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The Multiple Award Winning The Salvation Army's Ray and Joan Kroc Corps Community Center, (RJKCCC), Camden, NJ

06 Apr 2016 3:45 PM | Anonymous member (Administrator)

by Geoffrey R Forrest PG CPEng LSRP, Dresdner Robin


The Ray and Joan Kroc Corps Community Center has been the recipient of numerous community and Agency awards since its opening in October 2014. The project has successfully incorporated many desirous environmental, community, sustainability and energy efficient features and these components have been locally and nationally recognized by the following awards:

  • New Jersey Future Smart Growth Award (2014)
  • ULI Willard G. “Bill” Rouse III Awards for Excellence (2015 Finalist)
  • New Jersey Governor’s Conference Award for Leading Public Private Economic Development Partnership (2015)
  • USEPA Region 2 Phoenix Award [Brownfield Redevelopment] (2015)


The Salvation Army Kroc Corps Community Center of Camden, NJ opened in October 2014 in a city that is perhaps best known for its struggles with violent crime and urban decay. Approximately 45% of families in Camden live below the poverty line, and the unemployment rate as of August 2013 was 16.6%, nearly double the national average. Some of the problems of concentrated neighborhood poverty often include high unemployment rates, rampant crime, health disparities, inadequate early care and education, struggling schools, and disinvestment. Though poverty often spans generations, the creation of a safe gathering place in the community for learning, exercising, worship, and community-building, can provide “a beacon of hope and an agent of change”.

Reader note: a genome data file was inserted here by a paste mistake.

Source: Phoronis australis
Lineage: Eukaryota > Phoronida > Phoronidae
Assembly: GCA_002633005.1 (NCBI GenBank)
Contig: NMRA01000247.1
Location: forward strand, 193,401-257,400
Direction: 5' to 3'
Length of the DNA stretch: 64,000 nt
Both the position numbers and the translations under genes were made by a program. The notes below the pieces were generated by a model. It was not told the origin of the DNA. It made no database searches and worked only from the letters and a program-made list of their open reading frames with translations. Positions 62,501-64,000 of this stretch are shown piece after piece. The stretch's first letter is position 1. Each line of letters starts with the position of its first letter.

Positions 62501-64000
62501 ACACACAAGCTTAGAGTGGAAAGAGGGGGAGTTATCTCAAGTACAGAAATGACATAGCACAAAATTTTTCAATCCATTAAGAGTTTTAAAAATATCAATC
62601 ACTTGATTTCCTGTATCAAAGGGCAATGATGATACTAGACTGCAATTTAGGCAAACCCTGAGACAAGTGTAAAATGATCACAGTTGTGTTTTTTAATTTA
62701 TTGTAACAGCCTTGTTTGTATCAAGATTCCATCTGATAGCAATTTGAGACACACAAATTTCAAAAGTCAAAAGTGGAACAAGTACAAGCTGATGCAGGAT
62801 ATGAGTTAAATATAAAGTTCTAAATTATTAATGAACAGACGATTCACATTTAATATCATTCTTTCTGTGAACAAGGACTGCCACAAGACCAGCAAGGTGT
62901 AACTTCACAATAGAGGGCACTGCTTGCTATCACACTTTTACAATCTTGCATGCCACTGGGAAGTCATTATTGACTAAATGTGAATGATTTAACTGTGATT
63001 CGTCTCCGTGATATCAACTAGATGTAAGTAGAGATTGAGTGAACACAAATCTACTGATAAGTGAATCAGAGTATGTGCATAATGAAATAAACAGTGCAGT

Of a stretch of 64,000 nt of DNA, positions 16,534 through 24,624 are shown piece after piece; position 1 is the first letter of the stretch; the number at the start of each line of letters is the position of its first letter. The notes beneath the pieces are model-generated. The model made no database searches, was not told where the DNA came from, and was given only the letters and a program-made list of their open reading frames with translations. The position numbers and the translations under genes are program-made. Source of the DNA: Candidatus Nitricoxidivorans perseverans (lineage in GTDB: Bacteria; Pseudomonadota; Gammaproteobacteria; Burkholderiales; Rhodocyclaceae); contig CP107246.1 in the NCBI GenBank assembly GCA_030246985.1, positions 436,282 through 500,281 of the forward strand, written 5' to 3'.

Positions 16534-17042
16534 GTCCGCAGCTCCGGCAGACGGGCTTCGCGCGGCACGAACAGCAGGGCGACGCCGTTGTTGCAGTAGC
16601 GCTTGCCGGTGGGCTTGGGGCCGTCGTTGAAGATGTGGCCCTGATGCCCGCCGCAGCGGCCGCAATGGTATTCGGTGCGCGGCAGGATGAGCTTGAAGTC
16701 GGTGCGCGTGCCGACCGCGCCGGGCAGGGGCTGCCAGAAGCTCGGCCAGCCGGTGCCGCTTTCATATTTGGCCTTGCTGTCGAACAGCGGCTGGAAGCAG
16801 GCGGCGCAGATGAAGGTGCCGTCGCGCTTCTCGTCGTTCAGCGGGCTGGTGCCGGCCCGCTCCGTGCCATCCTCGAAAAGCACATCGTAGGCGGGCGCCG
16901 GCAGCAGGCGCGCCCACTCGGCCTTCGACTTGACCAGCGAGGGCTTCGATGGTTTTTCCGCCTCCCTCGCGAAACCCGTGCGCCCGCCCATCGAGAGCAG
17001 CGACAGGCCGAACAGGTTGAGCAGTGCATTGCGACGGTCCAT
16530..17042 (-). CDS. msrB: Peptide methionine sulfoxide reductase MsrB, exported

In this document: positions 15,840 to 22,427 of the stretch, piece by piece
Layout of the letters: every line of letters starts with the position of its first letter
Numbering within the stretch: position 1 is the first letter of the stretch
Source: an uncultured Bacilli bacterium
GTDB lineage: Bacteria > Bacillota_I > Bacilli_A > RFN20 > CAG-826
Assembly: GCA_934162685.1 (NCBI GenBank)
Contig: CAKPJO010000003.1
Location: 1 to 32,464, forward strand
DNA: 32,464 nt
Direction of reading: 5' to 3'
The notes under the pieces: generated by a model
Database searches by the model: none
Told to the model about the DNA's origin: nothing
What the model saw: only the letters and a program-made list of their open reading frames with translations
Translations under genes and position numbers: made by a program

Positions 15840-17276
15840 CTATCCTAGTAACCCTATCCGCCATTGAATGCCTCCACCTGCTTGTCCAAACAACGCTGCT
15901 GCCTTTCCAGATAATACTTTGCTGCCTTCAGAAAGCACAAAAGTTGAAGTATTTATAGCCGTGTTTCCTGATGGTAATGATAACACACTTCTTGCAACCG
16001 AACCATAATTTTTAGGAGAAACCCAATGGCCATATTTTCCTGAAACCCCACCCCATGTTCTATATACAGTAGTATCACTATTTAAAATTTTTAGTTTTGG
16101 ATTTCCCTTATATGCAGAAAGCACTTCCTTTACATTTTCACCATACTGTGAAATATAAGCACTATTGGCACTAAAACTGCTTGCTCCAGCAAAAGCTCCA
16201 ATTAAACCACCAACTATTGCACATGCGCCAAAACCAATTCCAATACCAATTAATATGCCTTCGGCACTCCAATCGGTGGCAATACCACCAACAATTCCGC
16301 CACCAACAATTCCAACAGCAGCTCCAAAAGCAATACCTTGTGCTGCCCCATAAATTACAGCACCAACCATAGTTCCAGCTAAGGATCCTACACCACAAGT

In January 2004, The Salvation Army USA announced that it would be receiving nearly $1.6 billion from the estate of Mrs. Joan Kroc, (whose husband founded McDonald’s), to establish community centers similar to the one Mrs. Kroc established in San Diego. Following a competitive, nationwide-wide proposal process, The Salvation Army regional office in the City of Camden received an award of $59 million of funding. By forging new relationships in the community and partnering with corporate sponsors and political leaders, The Salvation Army was able to secure an additional $31 million to complete the project.

Camden officials and The Salvation Army representatives chose to locate the community center on a portion of the former Harrison Avenue Landfill site at the confluence of the Delaware and Cooper rivers in the Cramer Hill section of the city. This site was chosen in particular because it was large enough to accommodate the project, was owned by the Camden Redevelopment Agency, and was located along bus routes and a proposed rail station allowing for easy access. The location is also in close proximity to the 12,000 children who reside in Cramer Hill and North Camden.

Before Remediation (January 2012)

Environmental Remediation

The Harrison Avenue Landfill is a former 85-acre landfill that was owned and operated by the City of Camden from 1952 to 1971. The landfill,which is now owned by the CRA, is located on the northwest corner of Harrison Avenue and East State Street in the Cramer Hill neighborhood. The landfill is located within the Cramer Hill Brownfield Development Area, which is a voluntary designation between local stakeholders, city officials and NJDEP to expedite the reuse of brownfield sites that border a 2-mile stretch of the Delaware River.